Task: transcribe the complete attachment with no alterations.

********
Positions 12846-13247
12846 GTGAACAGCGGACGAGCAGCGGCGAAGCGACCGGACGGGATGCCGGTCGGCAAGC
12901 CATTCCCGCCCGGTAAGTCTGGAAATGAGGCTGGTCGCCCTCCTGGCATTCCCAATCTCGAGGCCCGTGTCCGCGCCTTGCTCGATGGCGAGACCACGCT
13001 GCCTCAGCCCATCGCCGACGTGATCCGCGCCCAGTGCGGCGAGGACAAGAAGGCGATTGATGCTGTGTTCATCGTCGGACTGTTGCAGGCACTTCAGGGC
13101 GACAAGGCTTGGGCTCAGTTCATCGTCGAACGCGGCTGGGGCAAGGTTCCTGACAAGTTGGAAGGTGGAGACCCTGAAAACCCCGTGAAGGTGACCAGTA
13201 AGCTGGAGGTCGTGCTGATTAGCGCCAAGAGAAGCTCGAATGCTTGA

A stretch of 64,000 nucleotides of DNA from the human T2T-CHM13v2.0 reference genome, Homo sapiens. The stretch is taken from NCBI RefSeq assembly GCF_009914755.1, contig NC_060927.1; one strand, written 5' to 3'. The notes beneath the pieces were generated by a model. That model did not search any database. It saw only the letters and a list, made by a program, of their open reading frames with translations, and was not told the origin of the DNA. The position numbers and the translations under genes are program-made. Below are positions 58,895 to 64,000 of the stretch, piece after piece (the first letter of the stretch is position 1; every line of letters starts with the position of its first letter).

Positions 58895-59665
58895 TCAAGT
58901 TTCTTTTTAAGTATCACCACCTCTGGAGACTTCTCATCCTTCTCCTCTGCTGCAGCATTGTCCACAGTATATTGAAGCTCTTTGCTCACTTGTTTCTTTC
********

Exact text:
Positions 12846-13247
12846 GTGAACAGCGGACGAGCAGCGGCGAAGCGACCGGACGGGATGCCGGTCGGCAAGC
12901 CATTCCCGCCCGGTAAGTCTGGAAATGAGGCTGGTCGCCCTCCTGGCATTCCCAATCTCGAGGCCCGTGTCCGCGCCTTGCTCGATGGCGAGACCACGCT
13001 GCCTCAGCCCATCGCCGACGTGATCCGCGCCCAGTGCGGCGAGGACAAGAAGGCGATTGATGCTGTGTTCATCGTCGGACTGTTGCAGGCACTTCAGGGC
13101 GACAAGGCTTGGGCTCAGTTCATCGTCGAACGCGGCTGGGGCAAGGTTCCTGACAAGTTGGAAGGTGGAGACCCTGAAAACCCCGTGAAGGTGACCAGTA
13201 AGCTGGAGGTCGTGCTGATTAGCGCCAAGAGAAGCTCGAATGCTTGA

A stretch of 64,000 nucleotides of DNA from the human T2T-CHM13v2.0 reference genome, Homo sapiens. The stretch is taken from NCBI RefSeq assembly GCF_009914755.1, contig NC_060927.1; one strand, written 5' to 3'. The notes beneath the pieces were generated by a model. That model did not search any database. It saw only the letters and a list, made by a program, of their open reading frames with translations, and was not told the origin of the DNA. The position numbers and the translations under genes are program-made. Below are positions 58,895 to 64,000 of the stretch, piece after piece (the first letter of the stretch is position 1; every line of letters starts with the position of its first letter).

Positions 58895-59665
58895 TCAAGT
58901 TTCTTTTTAAGTATCACCACCTCTGGAGACTTCTCATCCTTCTCCTCTGCTGCAGCATTGTCCACAGTATATTGAAGCTCTTTGCTCACTTGTTTCTTTC